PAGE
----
April 28, 2016

Tire Pressure Monitoring

One of the TPMS sensors on the fifthwheel. It will generate an alarm if the pressure drops below 110 psi.
For the last five years, since beginning our fulltiming adventure, we have used a Tireminder TPMS to monitor the pressure in the fifthwheel tires. It actually saved the rig from extensive damage 3 1/2 years ago, when one of the original equipment GoodYear Marathon tires started to disintegrate (we replaced the Marathons with heavy-duty commercial tires).

We never bothered with monitoring the six tires on the truck. Because the truck is a heavy-duty dually, it was not equipped with factory tire pressure monitoring. In light of our problem with a screw puncturing a rear tire on this trip, I am rethinking this strategy. If we had received warning of pressure loss in the punctured tire, I would have immediately pulled over,  mounted the spare, and been on our way. The tire with the puncture would have been repairable for $30 at a tire shop.

As it happened, I was not aware that a rear tire was running flat until I detected a subtle change in road noise. By the time I investigated, we had put about 40 miles on the flat tire at highway speed. The pin weight of the fifthwheel was carried by the remaining tire on that side. This tire was overloaded with about 4500 lbs, when the maximum load rating of a single tire is 3100 lbs. Because of this, I would not trust the tire over the long term.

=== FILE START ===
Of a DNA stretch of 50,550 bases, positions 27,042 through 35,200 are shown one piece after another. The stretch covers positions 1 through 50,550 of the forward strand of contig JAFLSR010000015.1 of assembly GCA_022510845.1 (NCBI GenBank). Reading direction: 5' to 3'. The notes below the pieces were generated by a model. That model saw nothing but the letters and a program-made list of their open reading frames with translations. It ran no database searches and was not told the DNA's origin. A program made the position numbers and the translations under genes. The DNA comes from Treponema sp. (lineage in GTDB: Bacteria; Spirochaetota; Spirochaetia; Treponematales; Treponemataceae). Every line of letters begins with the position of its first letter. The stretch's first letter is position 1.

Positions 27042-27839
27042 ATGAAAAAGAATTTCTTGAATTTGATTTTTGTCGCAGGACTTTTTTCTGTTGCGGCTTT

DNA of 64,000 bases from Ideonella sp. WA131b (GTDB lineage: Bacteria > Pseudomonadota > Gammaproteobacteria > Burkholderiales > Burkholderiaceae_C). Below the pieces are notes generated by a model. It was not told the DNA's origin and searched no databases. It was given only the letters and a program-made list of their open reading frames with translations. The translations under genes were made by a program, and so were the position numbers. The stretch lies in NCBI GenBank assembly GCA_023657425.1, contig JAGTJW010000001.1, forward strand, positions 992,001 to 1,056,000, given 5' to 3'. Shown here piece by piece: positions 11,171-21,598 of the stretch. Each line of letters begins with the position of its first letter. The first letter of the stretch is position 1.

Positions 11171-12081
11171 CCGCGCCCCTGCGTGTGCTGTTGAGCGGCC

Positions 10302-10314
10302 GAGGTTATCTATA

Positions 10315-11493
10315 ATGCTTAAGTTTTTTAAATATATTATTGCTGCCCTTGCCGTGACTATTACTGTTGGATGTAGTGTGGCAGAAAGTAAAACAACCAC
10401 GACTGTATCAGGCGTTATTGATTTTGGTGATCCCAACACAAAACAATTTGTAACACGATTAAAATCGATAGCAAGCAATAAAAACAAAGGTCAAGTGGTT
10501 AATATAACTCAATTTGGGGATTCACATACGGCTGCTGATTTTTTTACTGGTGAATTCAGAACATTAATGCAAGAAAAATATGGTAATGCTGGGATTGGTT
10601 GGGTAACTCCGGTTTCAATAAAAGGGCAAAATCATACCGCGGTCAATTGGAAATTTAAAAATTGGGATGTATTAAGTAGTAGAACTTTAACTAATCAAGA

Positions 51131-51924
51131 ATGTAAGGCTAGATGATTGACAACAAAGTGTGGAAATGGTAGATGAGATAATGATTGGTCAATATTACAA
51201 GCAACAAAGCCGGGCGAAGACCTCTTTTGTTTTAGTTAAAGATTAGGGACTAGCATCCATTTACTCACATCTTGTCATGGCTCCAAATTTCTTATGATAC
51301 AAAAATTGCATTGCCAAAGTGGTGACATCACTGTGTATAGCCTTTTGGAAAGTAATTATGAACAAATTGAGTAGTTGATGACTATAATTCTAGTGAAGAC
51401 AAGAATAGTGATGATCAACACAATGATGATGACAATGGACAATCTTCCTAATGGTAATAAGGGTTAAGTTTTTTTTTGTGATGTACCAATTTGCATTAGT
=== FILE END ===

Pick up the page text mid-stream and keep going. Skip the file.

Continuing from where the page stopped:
The end result is that two tires needed to be replaced, at a cost of about USD$400 installed. This was mitigated by the fact that the tires are about 80% worn, and due to be replaced this year. However, with new tires, I will be adding pressure monitoring capability before our next trip.

This can be accomplished by adding six more sensors to the existing TPMS, which will handle up to 20 tire sensors. What I need to decide is whether to add six new sensors at $30 each, or replace the entire TPMS with a newer, up-to-date system. The existing system has been mostly reliable, as long as the sensors are regularly maintained with new o-rings and batteries every year, and new plastic caps every couple of years (the caps crack after exposure to the elements).

This gives me something to consider over the summer. The reliability of our rig is important, as it is inherent to our lifestyle. Tires are the single most troublesome item for all RVers, and this will eliminate yet another potential problem area.

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